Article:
Japan's TEPCO faces obstacles in its plan to shut down the crippled Fukushima Daiichi nuclear reactors in less than a year.
Delays could hold back the operation and even the Japanese government has tried to lower expectations.
The time frame could be achieved if "everything goes smoothly", said Chief Cabinet Secretary Yukio Edano.
Difficulties, including the dumping of contaminated water into the ocean, have sparked an outcry in South Korea and expressions of concern from China.
Tokyo offered apologies for a failure to give sufficient warning and explanation.
Eight risk factors could get in the way of shutting down the nuclear reactors, including hydrogen explosions and power outages.
Aftershocks still jolt the area, and the upcoming rainy season and typhoons pose further threats.
TEPCO's plan calls for continued injection of water into the reactors and spent pool fuels, while workers remove contaminated water so that they can access the reactors' cooling systems.
Workers will simultaneously build an external cooling system while preparing for "water entombment", a last-ditch step in which containment vessels are flooded with water.
But each step and contingency plan listed by TEPCO not only faces formidable obstacles but also entails new risks.
"Japan may very well have to weigh speed against the health of the workers on site and the amount of radiation that it lets out," said Osaka University Professor Kenji Sumita.
Reactors No.1, No.2 and No.3 at the Fukushima Daiichi complex are all flooded with dangerous water, while no one can get near enough to the reactors to find where it is coming from.
Tepco has spent over a month on its Plan A, injecting water into the three reactors while also moving some of the contaminated water flooding the turbine building in reactor No.2 into condensors to gain access to essential cooling pumps.
Coolant levels are not rising as much as would be expected inside the reactors, while the contaminated water levels refuse to go down, suggesting leaks.
Fuel rods in the No. 4 reactor's spent fuel pool could also possibly be damaged, according to specialists.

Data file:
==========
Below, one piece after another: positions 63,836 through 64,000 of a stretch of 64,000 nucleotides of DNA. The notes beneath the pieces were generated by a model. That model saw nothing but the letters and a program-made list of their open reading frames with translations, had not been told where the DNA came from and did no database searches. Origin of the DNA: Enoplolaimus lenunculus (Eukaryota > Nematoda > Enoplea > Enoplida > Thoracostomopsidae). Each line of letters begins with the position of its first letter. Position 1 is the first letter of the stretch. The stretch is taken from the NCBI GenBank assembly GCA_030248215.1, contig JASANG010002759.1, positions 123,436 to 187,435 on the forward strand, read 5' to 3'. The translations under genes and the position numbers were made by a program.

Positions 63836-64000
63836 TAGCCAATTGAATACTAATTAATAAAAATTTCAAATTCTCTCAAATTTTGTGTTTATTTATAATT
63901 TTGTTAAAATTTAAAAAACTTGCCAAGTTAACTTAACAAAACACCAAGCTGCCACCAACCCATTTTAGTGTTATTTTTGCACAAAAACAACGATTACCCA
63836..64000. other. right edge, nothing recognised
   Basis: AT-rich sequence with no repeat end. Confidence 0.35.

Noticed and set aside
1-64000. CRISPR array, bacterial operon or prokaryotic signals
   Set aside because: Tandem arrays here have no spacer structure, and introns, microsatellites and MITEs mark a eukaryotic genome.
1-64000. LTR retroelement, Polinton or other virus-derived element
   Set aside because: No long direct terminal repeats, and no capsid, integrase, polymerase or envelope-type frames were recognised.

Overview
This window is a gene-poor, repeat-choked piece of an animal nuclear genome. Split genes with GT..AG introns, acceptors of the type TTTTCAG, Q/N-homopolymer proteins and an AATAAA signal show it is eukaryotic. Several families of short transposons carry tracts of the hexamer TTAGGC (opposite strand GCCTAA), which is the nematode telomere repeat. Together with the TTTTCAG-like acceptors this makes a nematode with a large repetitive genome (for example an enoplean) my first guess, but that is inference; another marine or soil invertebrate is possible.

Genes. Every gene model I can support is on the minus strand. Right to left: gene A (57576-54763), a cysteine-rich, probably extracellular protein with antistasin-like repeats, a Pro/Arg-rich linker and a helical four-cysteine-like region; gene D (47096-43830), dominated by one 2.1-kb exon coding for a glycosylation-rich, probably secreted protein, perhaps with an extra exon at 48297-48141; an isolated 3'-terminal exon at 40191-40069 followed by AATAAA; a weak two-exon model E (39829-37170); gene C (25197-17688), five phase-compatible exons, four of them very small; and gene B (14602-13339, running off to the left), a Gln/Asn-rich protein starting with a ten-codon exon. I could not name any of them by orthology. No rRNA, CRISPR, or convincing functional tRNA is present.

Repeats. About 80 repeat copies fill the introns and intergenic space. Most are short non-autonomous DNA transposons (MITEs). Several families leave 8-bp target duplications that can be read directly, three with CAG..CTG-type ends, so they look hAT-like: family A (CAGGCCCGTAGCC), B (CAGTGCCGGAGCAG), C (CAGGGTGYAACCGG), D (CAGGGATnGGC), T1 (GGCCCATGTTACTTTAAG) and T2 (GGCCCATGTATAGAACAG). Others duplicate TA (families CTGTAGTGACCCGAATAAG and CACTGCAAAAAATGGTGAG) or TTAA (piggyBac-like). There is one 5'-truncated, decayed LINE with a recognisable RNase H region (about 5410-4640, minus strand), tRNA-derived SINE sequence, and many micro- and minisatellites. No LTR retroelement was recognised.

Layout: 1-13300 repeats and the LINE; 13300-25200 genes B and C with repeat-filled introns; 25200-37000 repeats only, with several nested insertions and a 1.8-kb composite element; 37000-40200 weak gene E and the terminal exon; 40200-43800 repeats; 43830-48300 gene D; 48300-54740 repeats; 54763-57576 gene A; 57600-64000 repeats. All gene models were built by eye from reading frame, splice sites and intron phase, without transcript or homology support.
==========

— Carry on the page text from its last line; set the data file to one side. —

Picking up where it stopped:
"There are many unknowns, including the risk of further earthquakes, and we are talking about people working in highly contaminated areas," said Kazuhiko Kudo, a professor at Kyushu University who specialises in nuclear engineering.
"It's not going to be easy."
It was difficult, Kudo said, to predict how technical setbacks might affect the proposed timetable.
"If another disaster hits, you could easily see a couple of months in which all work stalls," he said.
The biggest challenge is bringing under control reactor No.2, flooded with the most highly contaminated water.
Its nuclear pressure vessel and containment structure are likely to have been damaged.
The big pre-requisite for water entombment is that the containment vessels are sound and that workers find and stop all leaks, otherwise there will be a build-up of contaminated water.
Radiation seeps out in the meantime, and the longer the current uncertainties persist, the more contaminated water TEPCO creates through its stopgap cooling measures.
TEPCO dumped 10,393 tonnes of water with "low levels of contamination" into the ocean earlier this month to make room for storing water with higher levels of radiation.
While it has worked to stop the main leaks into the ocean, some experts said TEPCO has not yet turned its attention to leaks into the water table.
Once radiation levels are low enough for workers to gain more access to the reactor buildings, TEPCO plans to cover the reactors and spread the grounds with inhibitors to absorb radioactive particles.
"This is the first time that TEPCO has come out clearly and presented their plan and some contingencies, so I have hopes that this will work," said Takashi Sawada, vice chairman at the Atomic Energy Society of Japan.
"But I also have doubts."